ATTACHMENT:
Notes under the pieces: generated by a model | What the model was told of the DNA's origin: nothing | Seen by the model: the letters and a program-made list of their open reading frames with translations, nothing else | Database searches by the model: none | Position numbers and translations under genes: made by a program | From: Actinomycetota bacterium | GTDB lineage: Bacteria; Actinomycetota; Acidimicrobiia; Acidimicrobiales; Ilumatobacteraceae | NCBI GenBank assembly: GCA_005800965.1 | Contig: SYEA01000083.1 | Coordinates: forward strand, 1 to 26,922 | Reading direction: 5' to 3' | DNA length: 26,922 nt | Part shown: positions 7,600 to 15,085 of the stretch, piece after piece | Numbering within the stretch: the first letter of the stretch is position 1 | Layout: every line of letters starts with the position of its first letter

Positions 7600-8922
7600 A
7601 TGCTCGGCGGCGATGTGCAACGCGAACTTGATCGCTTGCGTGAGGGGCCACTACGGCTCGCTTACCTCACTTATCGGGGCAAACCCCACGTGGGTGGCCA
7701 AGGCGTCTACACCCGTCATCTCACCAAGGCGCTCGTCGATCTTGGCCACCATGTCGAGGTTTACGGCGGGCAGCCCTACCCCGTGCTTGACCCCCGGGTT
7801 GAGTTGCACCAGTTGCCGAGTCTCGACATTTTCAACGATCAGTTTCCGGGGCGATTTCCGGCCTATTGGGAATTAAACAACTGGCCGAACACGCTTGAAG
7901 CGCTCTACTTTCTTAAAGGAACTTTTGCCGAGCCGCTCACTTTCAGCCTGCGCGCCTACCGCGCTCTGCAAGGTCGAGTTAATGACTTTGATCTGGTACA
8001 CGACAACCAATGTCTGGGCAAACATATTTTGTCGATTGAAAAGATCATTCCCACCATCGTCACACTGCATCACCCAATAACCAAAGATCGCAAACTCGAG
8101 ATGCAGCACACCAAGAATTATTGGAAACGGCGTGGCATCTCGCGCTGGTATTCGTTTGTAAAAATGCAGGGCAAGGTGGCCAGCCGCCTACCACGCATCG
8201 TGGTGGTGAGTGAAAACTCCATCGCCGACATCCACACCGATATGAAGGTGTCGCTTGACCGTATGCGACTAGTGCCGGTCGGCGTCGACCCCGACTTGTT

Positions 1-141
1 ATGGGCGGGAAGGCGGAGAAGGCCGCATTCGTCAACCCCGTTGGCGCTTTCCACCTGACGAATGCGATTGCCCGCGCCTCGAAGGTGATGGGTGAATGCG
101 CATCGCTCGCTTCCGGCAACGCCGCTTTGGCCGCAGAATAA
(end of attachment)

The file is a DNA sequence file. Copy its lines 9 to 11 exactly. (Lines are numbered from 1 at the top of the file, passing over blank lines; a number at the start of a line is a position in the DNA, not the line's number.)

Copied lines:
8101 ATGCAGCACACCAAGAATTATTGGAAACGGCGTGGCATCTCGCGCTGGTATTCGTTTGTAAAAATGCAGGGCAAGGTGGCCAGCCGCCTACCACGCATCG
8201 TGGTGGTGAGTGAAAACTCCATCGCCGACATCCACACCGATATGAAGGTGTCGCTTGACCGTATGCGACTAGTGCCGGTCGGCGTCGACCCCGACTTGTT

Positions 1-141